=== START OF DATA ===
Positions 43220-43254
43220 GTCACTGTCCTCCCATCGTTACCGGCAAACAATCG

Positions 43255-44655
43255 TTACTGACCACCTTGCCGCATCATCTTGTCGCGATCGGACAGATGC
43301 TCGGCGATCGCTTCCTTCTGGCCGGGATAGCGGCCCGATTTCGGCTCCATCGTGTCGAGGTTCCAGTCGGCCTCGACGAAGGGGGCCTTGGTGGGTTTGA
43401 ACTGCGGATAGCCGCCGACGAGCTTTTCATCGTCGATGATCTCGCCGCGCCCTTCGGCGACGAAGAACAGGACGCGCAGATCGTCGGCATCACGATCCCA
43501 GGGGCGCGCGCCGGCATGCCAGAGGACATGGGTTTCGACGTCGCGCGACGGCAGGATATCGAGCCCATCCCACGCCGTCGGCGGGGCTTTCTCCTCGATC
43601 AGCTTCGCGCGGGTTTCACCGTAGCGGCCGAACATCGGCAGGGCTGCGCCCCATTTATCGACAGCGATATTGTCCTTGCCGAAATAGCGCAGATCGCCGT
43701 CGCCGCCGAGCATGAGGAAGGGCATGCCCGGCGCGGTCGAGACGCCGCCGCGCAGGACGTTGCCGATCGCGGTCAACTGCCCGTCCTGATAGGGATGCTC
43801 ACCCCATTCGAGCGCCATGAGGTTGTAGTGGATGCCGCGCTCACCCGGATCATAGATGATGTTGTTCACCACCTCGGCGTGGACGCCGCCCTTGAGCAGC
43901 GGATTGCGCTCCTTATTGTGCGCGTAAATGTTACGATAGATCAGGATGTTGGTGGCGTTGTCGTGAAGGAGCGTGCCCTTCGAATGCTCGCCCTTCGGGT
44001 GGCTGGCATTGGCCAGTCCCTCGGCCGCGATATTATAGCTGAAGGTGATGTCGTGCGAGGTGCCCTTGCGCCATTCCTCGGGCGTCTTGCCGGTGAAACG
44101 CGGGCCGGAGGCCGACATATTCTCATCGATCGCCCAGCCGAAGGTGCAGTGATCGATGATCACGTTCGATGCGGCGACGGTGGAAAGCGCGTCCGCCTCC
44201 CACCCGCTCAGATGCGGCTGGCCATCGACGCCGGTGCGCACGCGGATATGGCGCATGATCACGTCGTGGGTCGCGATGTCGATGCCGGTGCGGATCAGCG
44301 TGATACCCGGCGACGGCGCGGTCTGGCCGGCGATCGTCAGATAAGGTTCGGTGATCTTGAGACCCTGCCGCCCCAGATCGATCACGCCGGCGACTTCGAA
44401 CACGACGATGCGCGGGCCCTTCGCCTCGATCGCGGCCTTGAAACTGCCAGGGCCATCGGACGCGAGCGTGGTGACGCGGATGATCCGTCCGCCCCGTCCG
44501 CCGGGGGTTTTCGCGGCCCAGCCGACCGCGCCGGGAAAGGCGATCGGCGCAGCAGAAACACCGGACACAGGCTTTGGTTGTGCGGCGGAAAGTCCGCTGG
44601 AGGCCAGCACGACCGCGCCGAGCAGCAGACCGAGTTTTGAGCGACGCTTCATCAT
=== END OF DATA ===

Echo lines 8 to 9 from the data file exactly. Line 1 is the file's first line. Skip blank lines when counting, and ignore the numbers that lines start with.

43601 AGCTTCGCGCGGGTTTCACCGTAGCGGCCGAACATCGGCAGGGCTGCGCCCCATTTATCGACAGCGATATTGTCCTTGCCGAAATAGCGCAGATCGCCGT
43701 CGCCGCCGAGCATGAGGAAGGGCATGCCCGGCGCGGTCGAGACGCCGCCGCGCAGGACGTTGCCGATCGCGGTCAACTGCCCGTCCTGATAGGGATGCTC